In Review: Infinity Man and the Forever People: Futures End

One of the better Futures End crossovers.

The cover: It’s only the second week of the Futures End crossover one-shots, but this image from Howard Porter and Hi-Fi is the best cover yet, with the 3D Motion being exceptional. Looked at from one angle, Beautiful Dreamer lies in bed, reaching out for Mark Moonrider emerging from a cloud of mist above her. When looked at from a different perspective, Dreamer has turned away trying to pretend that Moonrider isn’t there, because he’s transformed into a skeleton about to grasp her. Beautiful artwork and dynamic colors. This should be used as an example for how these motion covers should be composed and carried out. Overall grade: A+

The story: This story begins with a scream of “Dreamer. No!” as Mark Moonrider wakes in an underground complex before Beautiful Dreamer. They are both in the Cadmus Singularity, a place where the New Gods sought to survive after the Second Green Lantern War. This throwaway line had my interest perk up instantly! But Mark’s story leaves this tasty future tidbit to focus on his current state. “Before I Wake” by Dan Didio and Keith Giffen is a perfectly encapsulated tale. You don’t need to know anything about Infinity Man and the Forever People to enjoy it. Though if you do you’ll enjoy it even more, and perhaps foresee the ending. Even after being brought up to speed by Dreamer, Mark feels as though she’s holding something back. Where are Bear and Vykin? Dreamer continues to walk away from him and when confronted she cries saying, “…I don’t think I can handle being hurt by you again.” There’s the return of one my favorite New 52 characters on Page 11 that had my heart skip a beat. What this character been up to? What has happened while Mark’s been asleep? How are enemies getting into the Singularity? You have to read this to find out, and it’s a perfectly crafted one-shot. Overall grade: A+

The art: The pencils on this book are by Philip Tan and the inks are by Jason Paz. The enclosed setting creates a nice tension on the book that mirrors Mark’s lost behavior. The long shots down corridors make the facility seem like the appropriate ghost town where danger could be lurking in any corner. Mark and Dreamer look good, with both emoting fear, anger, and sadness so clearly that dialogue is not needed to recognize their emotional states. The book is definitely theirs with the final six pages being wonderfully dramatic. All that was missing was matching music as I read them. The villains of the issue were too complicated. I can’t decide if it was the angle they were drawn at or the coloring on their costumes, but they were so garish I couldn’t get a definite picture of them. The character that appears on 11 looked fantastic, albeit a bit more sullen than shown in his own series. Overall grade: B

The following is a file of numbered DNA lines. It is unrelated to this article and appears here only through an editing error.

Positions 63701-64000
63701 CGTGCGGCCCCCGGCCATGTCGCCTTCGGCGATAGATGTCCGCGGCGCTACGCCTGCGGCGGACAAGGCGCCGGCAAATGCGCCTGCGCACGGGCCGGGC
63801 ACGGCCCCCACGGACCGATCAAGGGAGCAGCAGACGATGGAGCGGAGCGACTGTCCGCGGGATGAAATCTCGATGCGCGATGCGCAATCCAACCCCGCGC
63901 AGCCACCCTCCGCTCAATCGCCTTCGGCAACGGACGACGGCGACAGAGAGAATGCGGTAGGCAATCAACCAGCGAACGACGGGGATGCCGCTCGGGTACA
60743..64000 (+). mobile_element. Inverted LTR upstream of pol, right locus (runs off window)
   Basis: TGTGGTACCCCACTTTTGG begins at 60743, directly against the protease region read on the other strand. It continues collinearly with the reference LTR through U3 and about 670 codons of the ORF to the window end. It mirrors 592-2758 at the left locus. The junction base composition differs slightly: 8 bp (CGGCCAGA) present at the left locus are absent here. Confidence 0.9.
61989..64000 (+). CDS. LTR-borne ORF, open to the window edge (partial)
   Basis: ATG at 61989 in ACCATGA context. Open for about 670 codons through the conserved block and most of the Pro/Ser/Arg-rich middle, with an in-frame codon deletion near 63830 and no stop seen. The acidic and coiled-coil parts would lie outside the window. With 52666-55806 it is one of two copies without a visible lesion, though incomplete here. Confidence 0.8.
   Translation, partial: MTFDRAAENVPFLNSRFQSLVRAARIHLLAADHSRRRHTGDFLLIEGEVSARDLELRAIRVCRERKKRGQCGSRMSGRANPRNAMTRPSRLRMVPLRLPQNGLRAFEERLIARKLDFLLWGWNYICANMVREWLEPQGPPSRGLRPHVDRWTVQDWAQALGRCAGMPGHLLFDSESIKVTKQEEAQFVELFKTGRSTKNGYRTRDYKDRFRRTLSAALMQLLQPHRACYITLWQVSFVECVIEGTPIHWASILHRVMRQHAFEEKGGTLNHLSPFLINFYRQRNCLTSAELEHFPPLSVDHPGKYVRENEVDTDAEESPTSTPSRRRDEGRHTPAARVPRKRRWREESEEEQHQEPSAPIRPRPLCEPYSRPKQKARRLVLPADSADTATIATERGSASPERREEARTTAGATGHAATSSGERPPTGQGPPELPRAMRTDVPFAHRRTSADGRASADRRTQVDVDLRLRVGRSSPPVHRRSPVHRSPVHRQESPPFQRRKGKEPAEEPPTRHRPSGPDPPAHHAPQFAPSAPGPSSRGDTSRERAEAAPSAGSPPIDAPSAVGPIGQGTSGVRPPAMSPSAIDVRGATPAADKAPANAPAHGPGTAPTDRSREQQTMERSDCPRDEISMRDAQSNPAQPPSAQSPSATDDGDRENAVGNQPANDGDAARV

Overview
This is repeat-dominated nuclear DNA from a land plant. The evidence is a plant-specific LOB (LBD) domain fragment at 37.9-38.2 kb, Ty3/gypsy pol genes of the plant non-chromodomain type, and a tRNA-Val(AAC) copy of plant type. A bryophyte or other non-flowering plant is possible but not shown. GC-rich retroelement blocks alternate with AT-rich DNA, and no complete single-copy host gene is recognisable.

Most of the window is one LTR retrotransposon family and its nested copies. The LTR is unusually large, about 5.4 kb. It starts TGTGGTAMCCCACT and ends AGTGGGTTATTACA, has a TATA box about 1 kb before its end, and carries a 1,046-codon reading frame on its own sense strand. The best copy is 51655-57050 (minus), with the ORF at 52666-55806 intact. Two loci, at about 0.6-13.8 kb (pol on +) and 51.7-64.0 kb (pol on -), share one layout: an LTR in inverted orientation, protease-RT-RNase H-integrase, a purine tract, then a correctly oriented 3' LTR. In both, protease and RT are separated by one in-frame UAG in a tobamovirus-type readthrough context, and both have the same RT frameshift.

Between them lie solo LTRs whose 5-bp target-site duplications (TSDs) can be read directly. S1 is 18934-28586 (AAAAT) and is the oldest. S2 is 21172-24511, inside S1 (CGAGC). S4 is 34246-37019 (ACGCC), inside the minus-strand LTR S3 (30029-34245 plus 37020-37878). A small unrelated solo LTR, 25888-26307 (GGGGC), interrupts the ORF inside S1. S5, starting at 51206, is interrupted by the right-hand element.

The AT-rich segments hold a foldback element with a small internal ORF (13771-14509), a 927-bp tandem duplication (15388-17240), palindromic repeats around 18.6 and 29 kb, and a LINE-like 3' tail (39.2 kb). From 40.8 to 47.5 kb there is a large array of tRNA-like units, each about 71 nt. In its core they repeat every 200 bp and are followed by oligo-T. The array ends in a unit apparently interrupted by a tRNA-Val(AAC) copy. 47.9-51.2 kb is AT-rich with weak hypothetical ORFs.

The colors: I ran hot and cold on Romulo Fajardo’s work on this issue. This book looks unlike any comic I’ve read of late because of the coloring. The first page explodes in a classic Jack Kirby combo of art and photographs with the colors lighting it perfectly. Dreamer and Mark are well colored, but it’s like looking at the colors on a painting, not the flat surface of a comic book. For example, check out the second and third panels on Page 3. These look more like brush strokes on a canvas more than the traditional colors on a book. The interiors of the Singularity are also colored in the same way. This provides an amazing amount of depth to the corridors. As I stated in the art review, I couldn’t tell if it was the art or the colors that made the villains look overdone. Whichever it was, it was too much. When energy or electricity is blasted at or from someone, the colors are incredibly strong. They make the art much more powerful. However, sometimes that brush work is just too heavy, which took me out of the story. Overall grade: B

The letters: Dialogue and narration (the same font), opening titles, screams, and sound effects were created by Travis Lanham. They’re fine, but I wanted there to be some minor differentiation between the dialogue and narration. Overall grade: B 

The final line: Superior story with okay visuals. One of the better Futures End crossovers. Overall grade: B+

 

Patrick Hayes was a contributor to the Comic Buyer’s Guide for several years with “It’s Bound to Happen!”, he reviewed comics for TrekWeb, and he currently reviews Trek comics at TrekCore. He’s taught 8th graders English for 20 years and has taught high school English for two years and counting. He reads everything as often as he can, when not grading papers or looking up Star Trek, Star Wars, or Indiana Jones items online.

Patrick Hayes was a contributor to the Comic Buyer's Guide for several years with "It's Bound to Happen!" and he's reviewed comics for TrekWeb and TrekCore. He's taught 8th graders English for 20 years and has taught high school English for five years and counting. He reads everything as often as he can, when not grading papers or looking up Star Trek, Star Wars, or Indiana Jones items online.
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